April 10, 2015. Rescuers were forced to abandon their efforts to save 149 dolphins that were stranded on a beach in Japan after working tirelessly all day to help the creatures.
As darkness fell on the beach in Hokota, around 60 miles northeast of Tokyo, coastguards and officials called off the rescue operation after only managing to save three of the 149 melon-headed dolphins that had beached.
The rest of the animals had either died or were dying, they said.
‘It was becoming dark and too dangerous to continue the rescue work at this beach, where we could not bring heavy equipment,’ a Hokota city official said.
‘Many people volunteered to rescue them but the dolphins became very, very weak.’
‘Only three of them have been successfully returned to the sea, as far as we can confirm,’ he added.
Volunteers from local communities had joined forces with coastguards to try and save the dolphins, pouring water on them to stop their skins drying out.
They also used slings to carry some back into the water, after they were seen early on Friday morning on the beach writhing in pain.
But despite desperate efforts to help the melon-headed whales, some were being pushed back onto the beach by the tide soon after being released.
The creatures are usually found deep in the sea but have mysteriously beached about 60 miles northeast of Tokyo.
Television footage showed several animals had been badly cut, and many had deep gashes on their skin.
Speaking earlier today a coastguard official said they are aware a number of the sea creatures have died.
‘We see one or two whales washing ashore a year, but this may be the first time we have found over 100 of them on a beach, he added.
A Hokota city official said they had counted 149 dolphins, revising an earlier figure of 130. Three had been successfully returned to the sea by the late afternoon, he added.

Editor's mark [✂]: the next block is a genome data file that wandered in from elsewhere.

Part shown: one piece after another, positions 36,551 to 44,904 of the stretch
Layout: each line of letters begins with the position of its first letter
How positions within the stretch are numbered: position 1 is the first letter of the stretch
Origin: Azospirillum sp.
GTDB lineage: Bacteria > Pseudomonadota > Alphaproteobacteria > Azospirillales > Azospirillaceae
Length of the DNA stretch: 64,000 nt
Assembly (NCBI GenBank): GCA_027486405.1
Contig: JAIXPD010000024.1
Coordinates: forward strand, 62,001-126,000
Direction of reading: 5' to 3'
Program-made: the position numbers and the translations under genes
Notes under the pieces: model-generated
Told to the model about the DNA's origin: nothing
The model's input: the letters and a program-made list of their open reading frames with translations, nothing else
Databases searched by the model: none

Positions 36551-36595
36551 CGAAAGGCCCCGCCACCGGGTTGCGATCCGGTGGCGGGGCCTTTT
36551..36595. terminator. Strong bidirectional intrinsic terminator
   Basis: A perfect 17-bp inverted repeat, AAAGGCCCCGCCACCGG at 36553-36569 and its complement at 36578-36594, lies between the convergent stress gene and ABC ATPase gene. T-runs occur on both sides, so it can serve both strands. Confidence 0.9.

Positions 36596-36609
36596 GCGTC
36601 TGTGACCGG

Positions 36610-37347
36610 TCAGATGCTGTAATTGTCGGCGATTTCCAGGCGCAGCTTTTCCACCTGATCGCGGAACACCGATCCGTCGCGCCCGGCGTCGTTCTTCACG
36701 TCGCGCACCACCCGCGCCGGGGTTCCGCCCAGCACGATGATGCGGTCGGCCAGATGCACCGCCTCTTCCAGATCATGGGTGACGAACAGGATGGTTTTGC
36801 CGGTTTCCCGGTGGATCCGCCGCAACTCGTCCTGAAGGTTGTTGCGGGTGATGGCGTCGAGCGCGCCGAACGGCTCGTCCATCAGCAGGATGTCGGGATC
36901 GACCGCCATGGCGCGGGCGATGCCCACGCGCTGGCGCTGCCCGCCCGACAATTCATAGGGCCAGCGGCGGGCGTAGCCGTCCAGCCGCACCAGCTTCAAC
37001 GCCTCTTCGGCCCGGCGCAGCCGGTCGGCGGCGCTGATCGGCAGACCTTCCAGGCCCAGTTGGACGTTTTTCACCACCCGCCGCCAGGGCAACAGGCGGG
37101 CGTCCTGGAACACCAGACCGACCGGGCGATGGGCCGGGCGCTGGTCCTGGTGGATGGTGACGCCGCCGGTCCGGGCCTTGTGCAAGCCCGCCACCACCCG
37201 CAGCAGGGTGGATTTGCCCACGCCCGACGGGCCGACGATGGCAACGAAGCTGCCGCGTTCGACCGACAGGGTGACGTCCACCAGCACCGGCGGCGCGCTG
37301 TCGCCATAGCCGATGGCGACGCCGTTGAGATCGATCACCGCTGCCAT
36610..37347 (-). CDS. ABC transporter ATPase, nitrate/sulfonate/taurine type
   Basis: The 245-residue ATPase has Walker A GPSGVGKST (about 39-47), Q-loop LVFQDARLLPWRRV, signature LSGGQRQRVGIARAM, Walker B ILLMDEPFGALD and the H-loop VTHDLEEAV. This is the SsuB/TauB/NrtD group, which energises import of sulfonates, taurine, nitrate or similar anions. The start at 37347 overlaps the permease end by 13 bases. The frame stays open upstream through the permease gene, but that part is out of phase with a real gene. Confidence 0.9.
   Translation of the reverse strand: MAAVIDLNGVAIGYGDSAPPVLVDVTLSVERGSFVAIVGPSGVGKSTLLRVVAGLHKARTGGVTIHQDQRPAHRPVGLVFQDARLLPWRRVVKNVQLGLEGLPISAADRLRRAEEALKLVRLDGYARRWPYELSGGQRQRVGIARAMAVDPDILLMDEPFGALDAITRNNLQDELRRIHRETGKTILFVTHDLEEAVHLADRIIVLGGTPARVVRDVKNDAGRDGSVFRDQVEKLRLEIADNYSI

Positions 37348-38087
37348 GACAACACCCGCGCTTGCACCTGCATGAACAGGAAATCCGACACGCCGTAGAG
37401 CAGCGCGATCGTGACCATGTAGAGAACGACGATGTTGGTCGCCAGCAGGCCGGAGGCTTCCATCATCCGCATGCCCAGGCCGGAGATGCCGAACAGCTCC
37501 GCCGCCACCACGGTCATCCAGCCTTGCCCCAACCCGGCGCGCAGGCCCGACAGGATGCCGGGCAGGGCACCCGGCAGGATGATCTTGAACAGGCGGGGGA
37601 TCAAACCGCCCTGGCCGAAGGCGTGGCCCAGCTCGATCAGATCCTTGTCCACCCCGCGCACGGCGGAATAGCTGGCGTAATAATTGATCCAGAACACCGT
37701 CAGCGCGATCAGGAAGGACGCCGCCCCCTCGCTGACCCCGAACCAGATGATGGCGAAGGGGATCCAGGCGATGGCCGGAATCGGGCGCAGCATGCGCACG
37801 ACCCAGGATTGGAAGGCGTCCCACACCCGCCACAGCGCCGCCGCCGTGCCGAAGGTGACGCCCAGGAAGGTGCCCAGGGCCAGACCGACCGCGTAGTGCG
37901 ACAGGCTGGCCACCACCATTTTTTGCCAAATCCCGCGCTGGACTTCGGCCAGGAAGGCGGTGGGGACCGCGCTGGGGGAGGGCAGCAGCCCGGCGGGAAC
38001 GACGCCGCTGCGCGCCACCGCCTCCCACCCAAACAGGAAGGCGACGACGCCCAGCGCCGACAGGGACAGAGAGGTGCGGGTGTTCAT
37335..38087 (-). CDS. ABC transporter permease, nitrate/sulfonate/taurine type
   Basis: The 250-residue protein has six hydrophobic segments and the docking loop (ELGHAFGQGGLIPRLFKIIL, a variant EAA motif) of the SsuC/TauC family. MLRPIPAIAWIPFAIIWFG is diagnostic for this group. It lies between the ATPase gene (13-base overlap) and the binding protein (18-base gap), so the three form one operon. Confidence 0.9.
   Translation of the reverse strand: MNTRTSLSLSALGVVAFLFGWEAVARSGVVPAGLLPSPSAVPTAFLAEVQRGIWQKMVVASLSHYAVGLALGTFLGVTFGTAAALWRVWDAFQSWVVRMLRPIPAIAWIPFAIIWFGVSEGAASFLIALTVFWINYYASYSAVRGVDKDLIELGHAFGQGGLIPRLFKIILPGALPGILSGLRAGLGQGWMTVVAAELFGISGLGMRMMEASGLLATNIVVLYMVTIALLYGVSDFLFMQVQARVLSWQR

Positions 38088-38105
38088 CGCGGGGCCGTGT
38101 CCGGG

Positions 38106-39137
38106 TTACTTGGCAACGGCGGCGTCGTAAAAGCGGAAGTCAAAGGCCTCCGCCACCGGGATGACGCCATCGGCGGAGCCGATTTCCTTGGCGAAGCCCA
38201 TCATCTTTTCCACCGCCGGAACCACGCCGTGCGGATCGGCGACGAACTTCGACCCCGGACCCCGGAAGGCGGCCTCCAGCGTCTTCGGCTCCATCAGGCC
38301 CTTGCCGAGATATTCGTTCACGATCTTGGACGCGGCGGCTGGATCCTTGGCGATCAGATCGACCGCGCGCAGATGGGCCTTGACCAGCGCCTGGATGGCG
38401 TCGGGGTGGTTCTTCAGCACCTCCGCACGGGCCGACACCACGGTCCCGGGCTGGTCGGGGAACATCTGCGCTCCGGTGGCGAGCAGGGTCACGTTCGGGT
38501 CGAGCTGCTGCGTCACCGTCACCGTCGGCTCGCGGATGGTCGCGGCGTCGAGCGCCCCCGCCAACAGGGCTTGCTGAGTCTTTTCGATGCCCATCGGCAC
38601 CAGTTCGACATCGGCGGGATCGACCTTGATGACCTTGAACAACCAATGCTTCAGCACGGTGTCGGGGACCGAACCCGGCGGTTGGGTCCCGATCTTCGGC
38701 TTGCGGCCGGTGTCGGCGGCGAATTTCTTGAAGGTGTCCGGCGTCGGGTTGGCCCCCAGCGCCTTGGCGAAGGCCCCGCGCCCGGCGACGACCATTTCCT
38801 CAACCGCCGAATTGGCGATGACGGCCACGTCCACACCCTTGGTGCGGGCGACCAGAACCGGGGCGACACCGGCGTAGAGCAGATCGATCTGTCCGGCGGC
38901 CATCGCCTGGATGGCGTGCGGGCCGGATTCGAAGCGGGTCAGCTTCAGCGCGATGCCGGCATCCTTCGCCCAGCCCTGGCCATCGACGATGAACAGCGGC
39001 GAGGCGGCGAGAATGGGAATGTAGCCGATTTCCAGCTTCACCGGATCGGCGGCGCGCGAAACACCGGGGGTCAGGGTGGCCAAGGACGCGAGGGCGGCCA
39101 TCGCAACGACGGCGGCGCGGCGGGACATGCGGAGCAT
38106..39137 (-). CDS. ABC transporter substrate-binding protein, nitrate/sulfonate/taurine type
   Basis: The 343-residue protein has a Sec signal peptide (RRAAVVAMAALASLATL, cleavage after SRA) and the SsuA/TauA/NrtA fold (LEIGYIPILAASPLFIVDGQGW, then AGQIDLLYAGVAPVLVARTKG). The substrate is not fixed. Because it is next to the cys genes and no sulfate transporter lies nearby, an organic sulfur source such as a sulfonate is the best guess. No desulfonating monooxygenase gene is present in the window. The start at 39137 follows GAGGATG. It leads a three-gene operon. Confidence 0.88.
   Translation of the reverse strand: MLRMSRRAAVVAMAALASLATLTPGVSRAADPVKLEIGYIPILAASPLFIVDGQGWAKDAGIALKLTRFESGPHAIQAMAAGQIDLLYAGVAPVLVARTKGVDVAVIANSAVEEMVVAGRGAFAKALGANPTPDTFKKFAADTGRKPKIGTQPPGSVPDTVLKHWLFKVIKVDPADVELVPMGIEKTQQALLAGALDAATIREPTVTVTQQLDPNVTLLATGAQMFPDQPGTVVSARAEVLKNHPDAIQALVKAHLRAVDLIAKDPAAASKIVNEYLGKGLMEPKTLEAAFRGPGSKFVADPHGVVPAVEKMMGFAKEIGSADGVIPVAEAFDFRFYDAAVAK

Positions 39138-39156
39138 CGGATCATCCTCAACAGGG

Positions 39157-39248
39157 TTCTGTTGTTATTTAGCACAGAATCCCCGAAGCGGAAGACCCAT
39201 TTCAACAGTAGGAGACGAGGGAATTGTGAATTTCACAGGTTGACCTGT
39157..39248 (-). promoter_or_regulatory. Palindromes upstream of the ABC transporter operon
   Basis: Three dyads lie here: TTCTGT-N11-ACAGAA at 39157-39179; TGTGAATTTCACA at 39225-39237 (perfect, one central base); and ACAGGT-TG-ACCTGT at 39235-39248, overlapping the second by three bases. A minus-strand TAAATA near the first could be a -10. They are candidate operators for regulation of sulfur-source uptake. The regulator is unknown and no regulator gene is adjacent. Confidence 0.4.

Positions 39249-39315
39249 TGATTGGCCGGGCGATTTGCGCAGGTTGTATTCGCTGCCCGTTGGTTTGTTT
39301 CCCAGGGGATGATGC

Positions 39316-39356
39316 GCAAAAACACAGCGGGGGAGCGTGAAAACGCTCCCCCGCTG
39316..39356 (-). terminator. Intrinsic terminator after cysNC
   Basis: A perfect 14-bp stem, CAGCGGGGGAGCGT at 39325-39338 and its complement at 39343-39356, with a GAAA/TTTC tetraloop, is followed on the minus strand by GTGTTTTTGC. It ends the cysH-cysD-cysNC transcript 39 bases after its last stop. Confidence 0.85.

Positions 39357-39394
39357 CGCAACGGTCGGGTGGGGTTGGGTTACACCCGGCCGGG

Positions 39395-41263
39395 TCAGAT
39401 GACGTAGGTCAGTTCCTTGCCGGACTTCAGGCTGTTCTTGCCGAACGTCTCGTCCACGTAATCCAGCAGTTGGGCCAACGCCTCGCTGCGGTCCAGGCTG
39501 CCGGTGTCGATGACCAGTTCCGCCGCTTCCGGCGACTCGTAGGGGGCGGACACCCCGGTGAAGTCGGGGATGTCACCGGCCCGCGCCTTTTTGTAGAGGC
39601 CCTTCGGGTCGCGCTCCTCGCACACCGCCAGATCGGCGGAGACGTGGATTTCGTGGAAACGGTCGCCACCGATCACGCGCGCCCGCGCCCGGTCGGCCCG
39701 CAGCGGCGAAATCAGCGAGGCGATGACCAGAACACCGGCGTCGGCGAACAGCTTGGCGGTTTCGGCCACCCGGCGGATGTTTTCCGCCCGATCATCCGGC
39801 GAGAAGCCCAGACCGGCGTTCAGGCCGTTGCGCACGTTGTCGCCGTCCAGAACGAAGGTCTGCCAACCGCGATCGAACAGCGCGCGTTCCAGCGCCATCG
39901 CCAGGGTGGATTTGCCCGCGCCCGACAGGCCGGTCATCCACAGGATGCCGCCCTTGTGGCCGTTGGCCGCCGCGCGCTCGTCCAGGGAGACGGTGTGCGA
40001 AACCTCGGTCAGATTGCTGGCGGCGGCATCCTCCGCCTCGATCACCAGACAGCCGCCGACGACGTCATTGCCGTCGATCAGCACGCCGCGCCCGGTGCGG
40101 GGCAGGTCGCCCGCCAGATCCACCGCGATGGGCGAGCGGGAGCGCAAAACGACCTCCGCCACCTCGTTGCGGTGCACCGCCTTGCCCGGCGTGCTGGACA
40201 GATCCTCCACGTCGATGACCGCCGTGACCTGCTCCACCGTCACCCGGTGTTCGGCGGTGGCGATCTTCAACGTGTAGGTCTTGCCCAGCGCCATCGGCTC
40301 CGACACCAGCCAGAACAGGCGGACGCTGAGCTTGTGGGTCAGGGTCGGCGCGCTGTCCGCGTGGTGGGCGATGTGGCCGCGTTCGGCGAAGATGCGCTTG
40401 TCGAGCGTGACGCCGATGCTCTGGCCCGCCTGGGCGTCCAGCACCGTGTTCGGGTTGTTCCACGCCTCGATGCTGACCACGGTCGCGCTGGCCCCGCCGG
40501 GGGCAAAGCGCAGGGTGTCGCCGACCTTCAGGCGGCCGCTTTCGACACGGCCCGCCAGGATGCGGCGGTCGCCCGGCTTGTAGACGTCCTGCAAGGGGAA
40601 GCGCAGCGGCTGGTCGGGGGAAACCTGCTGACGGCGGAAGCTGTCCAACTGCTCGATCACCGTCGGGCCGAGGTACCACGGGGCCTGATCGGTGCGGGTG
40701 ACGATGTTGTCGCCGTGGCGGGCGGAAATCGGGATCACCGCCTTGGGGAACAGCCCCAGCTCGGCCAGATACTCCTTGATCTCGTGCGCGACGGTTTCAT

The pod of dolphins was stretched out along a roughly 10 kilometre-long stretch of beach in Hokota, Ibaraki, where they were found by locals early on Friday morning.
While the reason for the beaching was unclear, Tadasu Yamadao, a researcher at the National Museum of Nature and Science, said the dolphins might have got lost.
He explained: ‘Sonar waves the dolphins emit might have been absorbed in the shoals, which could cause them to lose their sense of direction.’
Melon-headed whales, also known as electra dolphins, are relatively common in Japanese waters and can grow to be two-to-three meters (six-to-nine feet) long.
In 2011, about 50 melon-headed whales beached themselves in a similar area.
The dolphin rescue that took place on Friday was a stark contract to the Japan’s reputation towards its sealife, as the country continues to hunt minke and pilot whales despite international criticism.
It has never made any secret of the fact that meat from the animals is consumed.
Japan also defies international opinion with the annual slaughter of hundreds of dolphins in a bay near the southern whaling town of Taiji.
The killing was brought to worldwide attention with the Oscar-winning documentary ‘The Cove’.
Read more: http://www.dailymail.co.uk/news/article-3033225/More-130-dolphins-beach-Japan.html#ixzz3WuyYb6Jj
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Categories: Dolphins, Noise Pollution
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